Here's 10 things I did before I wrote this blog post title. What happened next will shock you.
What a crap title, eh? Just the worst. But this kind of linkbait garbage is rampant on our internet - that's yours and my internet, people - and we're promoting their chicanery by spreading their links.
This came to a head for me yesterday when a video started going viral on the social web AGAIN. I say AGAIN because it was the same darn video from 5 years ago, just with a new title. Seriously, a totally unrelated "viral" site made up a new title, called it an article, then embedded the video with their ads everywhere, then (I presume) went to their bosses and say "my stuff generated x PV (page views) this week."
Step 4. PROFIT
I partially blame BuzzFeed, but every once in a while they have a decent article. Upworthy is another, disguising their stealing with an "inspirational spin." One that is the worst is ViralNova - find them yourself, no link from me. Sites like these started this style of hanging headline:
- It Might Seem Like A Normal Temple From The Outside. But Go Inside And… AHHHH!
- This Is The Most Unique Sunrise You’ll Ever See. Guaranteed.
- A 12 Year-Old Boy Wrote The Perfect Advice To Understand Women. This Is Priceless.
- You’ll Have No Idea What You’re Seeing In These 20 Photos. But Look A Little Closer…
How is this a business? Apparently mining for Page Views is more profitable than mining for Bitcoin.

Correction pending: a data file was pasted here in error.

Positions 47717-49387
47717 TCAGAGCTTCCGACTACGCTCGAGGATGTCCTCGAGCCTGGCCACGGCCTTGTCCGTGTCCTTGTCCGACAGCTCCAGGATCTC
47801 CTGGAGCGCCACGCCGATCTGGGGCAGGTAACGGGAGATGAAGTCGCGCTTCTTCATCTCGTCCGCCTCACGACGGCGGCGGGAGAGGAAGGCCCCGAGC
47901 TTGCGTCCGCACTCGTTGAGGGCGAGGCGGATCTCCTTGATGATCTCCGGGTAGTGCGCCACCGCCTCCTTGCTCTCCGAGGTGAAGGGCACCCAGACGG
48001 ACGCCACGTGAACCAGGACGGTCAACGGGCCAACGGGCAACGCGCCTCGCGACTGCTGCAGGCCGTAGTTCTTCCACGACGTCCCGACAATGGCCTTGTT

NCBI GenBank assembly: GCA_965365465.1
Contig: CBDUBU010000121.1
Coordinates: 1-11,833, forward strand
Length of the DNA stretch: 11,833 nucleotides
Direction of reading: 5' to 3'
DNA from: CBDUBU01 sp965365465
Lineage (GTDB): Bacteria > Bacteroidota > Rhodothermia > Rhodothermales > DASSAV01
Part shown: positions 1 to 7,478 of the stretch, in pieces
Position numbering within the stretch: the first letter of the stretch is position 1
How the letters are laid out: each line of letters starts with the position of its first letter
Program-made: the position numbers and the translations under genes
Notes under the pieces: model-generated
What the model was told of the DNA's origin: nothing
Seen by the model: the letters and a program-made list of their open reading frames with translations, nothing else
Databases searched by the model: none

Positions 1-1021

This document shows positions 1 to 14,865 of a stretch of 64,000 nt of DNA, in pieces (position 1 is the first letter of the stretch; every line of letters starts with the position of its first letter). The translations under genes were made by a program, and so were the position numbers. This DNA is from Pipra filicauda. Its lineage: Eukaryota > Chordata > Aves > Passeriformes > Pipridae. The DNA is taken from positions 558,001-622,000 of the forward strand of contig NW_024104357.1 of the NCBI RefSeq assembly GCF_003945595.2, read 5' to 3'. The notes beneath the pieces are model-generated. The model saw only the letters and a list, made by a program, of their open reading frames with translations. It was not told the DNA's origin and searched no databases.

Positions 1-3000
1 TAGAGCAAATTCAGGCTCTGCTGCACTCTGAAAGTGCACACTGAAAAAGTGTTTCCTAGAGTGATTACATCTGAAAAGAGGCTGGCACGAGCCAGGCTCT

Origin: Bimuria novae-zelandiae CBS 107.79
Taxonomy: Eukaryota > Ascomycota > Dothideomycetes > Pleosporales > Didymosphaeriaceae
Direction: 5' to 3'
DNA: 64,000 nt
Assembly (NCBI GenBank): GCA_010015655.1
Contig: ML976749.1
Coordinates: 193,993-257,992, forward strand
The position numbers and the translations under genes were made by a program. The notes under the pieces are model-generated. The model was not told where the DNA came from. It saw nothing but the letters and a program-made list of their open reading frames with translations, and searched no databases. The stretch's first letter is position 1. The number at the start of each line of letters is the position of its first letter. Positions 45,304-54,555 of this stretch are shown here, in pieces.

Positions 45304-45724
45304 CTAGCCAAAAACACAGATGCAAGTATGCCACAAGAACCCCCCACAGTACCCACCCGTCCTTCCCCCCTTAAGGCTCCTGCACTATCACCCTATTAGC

And now this madness is spreading to CNN. That's supposed to be a real news site, folks.
14-year-old girl stabbed her little sister 40 times, police say. The reason why will shock you. http://t.co/5ZFqHFrviw— CNN Breaking News (@cnnbrk) January 23, 2014
These are custom designed to prey on our base human need to always be seeing new crap. It's drug pushing.
Many sites declare their content "curated" and pull it (most often without explicit permission) from elsewhere. They pull so much from the original site that there's usually no reason to visit the original site! One article recently had 20 high resolution pictures lifted from elsewhere. Buried in the the post it said "via so-in-so" so I visited there, if only to give my page view to the original author and some how cleanse myself. I counted the photos while I was there. There where 20 images. They had reblogged them all.
These are entire "media companies" that have turned reblogging into an art. Reblogging is not journalism. It's not even nice. It's not appreciated, it's not appropriate, and it's not kind.
Nearly completed the Internet but struggling with the end of level boss. Any advice on how to kill Buzzfeed? Top 10 tips?— James Roberts (@jroberts332) January 11, 2014
When you blog, think about what it really means to curate. Consider the Curator's Code. When you use something, give attribution or a hat tip. Confused or not sure if you should use something, ask. Just email them, explain what you want to do, and ask.
There's even Chrome extensions like @snipeyhead's "Downworthy" that will replace the text in headlines like these with more appropriate text.
Please, don't start a multimillion pageview media conglomerate based on copy-pasting other people's hard work combined with deceptive copywriting.
Reject them. I reject them. Will the beginning of the end start on the Dark and Evil Side of the Internet or will it sneak up on us slowly with harmless titles like "The 26 Craziest Crimes That Involve Taco Bell." OMG! I have to click.
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